The majority of our experts highlighted the importance of developing strong, long-term relationships with influencers. Saby Salvatierra from Green Park Content advises to make it friendly and informal: “Chat, go for a coffee. You want influencers to fully understand your brand/product/service – it can lead to long-term contracts.”
Nikola Baldikov from Brosix shared a story that happened 7 years ago while he was running his own business selling t-shirts: “I engaged a couple of people to help with marketing and promotion, not knowing at the time that they were ‘influencers’. In the end, I had great results working with them.” Nowadays Baldikov focuses on B2B influencer marketing, and he recommends building relationships not only offline but also in the influencers’ natural habitat – on social media. “Many of our partners share and comment on our content, and vice versa. They even share content through their official company profiles at times, which gives us even more credibility.”
Having built mutual trust and sympathy, you may be surprised by the long-term results of successful influencer collaborations. Sam Williamson from Fish Tank Bank said: “One of the best things about working with influencers vs paid advertising is that the benefits of working with influencers can last much longer than just until your budget runs out. Google or Facebook will not continue recommending your business once you run out of advertising budget, but influencers often will. We had an instance where an influencer that we’d worked with almost a decade ago recommended us for a job, despite the fact that we hadn’t worked with them in years. It was a really special moment for us as it showed us that the influencer genuinely thought we had a great business and could do a good job for their friend.”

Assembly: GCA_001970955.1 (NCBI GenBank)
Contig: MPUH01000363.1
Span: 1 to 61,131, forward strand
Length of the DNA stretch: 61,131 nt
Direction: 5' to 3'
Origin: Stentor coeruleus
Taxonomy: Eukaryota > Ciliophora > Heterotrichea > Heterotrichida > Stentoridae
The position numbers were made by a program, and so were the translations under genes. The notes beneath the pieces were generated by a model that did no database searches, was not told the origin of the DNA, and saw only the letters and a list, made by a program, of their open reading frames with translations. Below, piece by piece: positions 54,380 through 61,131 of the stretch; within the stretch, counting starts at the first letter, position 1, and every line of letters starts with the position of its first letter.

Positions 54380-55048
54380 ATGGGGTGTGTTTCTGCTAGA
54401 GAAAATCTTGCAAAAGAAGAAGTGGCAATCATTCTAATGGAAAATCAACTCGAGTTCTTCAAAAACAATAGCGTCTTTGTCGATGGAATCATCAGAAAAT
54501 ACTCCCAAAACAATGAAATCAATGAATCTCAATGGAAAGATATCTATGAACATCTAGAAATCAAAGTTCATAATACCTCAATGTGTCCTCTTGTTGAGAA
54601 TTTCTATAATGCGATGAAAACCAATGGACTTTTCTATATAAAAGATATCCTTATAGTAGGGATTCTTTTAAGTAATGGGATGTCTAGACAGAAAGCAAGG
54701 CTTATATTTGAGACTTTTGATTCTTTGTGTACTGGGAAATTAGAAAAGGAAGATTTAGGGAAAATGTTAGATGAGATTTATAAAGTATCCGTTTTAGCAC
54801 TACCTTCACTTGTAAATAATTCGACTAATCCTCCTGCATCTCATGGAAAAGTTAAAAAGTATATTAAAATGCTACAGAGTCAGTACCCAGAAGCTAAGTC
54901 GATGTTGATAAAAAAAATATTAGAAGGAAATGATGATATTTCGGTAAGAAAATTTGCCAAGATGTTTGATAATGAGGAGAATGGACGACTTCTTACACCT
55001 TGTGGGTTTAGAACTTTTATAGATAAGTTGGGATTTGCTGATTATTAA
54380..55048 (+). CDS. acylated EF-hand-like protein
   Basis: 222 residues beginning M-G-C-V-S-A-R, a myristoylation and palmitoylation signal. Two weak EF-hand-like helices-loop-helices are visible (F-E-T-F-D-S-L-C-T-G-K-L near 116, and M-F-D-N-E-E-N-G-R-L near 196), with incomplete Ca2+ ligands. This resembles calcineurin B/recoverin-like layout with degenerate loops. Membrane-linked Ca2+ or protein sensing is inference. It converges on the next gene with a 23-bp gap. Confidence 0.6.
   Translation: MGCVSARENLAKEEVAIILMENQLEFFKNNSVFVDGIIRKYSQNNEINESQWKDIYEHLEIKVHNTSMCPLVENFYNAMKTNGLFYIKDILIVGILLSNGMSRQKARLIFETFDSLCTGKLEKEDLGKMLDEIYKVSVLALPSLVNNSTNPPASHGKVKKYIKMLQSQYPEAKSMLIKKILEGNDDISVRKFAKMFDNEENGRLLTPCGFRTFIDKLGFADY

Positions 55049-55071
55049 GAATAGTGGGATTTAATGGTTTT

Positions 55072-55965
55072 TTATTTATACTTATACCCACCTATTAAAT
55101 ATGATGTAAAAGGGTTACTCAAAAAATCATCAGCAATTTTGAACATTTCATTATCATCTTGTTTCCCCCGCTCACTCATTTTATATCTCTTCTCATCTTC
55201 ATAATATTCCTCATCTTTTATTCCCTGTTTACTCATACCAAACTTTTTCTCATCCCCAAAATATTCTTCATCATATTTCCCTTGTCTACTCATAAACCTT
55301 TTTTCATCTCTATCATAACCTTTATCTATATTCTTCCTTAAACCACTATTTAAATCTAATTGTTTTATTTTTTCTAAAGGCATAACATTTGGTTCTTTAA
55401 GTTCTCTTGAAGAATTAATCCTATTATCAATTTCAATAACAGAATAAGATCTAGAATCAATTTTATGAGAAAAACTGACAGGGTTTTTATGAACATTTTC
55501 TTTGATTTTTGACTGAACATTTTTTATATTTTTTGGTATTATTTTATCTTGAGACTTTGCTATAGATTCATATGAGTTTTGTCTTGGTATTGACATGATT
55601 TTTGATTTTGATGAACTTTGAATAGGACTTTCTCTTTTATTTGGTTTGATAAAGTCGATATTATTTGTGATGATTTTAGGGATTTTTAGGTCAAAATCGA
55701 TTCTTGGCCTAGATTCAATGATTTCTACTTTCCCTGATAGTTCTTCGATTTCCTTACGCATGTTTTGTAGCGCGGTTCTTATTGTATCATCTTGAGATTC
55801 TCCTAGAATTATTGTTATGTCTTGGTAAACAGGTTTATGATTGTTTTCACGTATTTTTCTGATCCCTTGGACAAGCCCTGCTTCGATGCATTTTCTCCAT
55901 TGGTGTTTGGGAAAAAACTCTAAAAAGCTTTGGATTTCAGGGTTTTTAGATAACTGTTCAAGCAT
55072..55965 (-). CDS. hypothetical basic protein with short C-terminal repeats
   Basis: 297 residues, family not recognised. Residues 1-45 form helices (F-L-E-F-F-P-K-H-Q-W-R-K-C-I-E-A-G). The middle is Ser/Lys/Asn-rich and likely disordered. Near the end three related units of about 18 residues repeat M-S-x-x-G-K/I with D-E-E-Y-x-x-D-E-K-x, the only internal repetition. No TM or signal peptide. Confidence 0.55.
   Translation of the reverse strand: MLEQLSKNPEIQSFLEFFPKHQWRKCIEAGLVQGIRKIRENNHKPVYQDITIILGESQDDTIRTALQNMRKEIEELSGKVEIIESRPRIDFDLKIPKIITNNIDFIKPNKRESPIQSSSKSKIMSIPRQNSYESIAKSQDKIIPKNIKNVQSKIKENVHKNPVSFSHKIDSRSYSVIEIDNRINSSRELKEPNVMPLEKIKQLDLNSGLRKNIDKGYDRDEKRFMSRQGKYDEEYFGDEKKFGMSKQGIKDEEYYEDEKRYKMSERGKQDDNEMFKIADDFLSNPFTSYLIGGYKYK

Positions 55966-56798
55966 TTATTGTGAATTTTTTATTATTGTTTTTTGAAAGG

A similar situation happened to Mike Sheety from That Shirt: “One of our positive experiences was when an influencer went beyond our deal and put us in the spotlight for their followers even when the agreed upon and paid for time had run out. This meant additional exposure when the influencer had no more obligation to mention our brand. This is really one of the rare examples where being polite and nurturing good business communication pays off… Influencers can do wonders for businesses, and I recommend making an effort when doing business with them. On the other end of the spectrum, one client took our content down at the exact same hour the deal ended.”
These are all great examples of how building strong relationships with influencers can amplify campaign results. But what happens when you fail to build a relationship?
Anh Trinh from GeekWithLaptop acknowledges that he had both positive and negative experiences running influencer campaigns: “I had an experience with a tech influencer who promoted my website for its awesome coverage of gadgets. However, I made the mistake of starting a debate about the best gadget brands, and it got heated to the point that the influencer sent an army of followers to attack my website. The damage was so bad that I had to create a new website to recover! A simple post from an influencer can have you swimming in views or have a lot of people hating your site. So be careful.”